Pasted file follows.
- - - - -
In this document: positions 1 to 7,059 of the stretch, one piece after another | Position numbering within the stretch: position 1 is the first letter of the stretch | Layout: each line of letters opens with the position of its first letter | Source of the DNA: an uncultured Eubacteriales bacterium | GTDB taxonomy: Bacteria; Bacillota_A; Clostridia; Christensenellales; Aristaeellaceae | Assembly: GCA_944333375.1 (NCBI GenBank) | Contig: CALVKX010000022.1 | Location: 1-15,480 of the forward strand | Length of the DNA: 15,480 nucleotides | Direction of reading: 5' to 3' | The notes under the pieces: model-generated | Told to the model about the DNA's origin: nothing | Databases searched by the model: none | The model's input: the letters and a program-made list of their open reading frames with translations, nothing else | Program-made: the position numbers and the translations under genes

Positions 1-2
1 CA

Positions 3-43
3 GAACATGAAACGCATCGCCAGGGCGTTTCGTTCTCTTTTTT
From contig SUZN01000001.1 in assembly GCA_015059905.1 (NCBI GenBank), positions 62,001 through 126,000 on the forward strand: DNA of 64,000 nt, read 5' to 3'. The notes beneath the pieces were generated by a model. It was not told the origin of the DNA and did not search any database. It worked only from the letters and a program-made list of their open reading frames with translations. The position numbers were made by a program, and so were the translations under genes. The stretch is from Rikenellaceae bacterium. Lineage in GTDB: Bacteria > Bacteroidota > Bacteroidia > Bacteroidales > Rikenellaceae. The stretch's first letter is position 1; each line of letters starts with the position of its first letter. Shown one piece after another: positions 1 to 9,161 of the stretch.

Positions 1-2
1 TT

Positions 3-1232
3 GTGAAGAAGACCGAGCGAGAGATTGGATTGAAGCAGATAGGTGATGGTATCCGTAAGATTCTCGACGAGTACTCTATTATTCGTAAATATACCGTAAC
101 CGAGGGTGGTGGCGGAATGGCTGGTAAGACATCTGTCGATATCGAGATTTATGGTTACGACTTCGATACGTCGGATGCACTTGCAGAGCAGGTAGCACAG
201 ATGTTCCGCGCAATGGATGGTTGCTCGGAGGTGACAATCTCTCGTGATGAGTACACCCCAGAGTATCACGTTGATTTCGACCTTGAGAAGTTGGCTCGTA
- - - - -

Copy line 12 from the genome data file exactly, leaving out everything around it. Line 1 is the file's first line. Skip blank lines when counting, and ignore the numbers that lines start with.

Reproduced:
201 ATGTTCCGCGCAATGGATGGTTGCTCGGAGGTGACAATCTCTCGTGATGAGTACACCCCAGAGTATCACGTTGATTTCGACCTTGAGAAGTTGGCTCGTA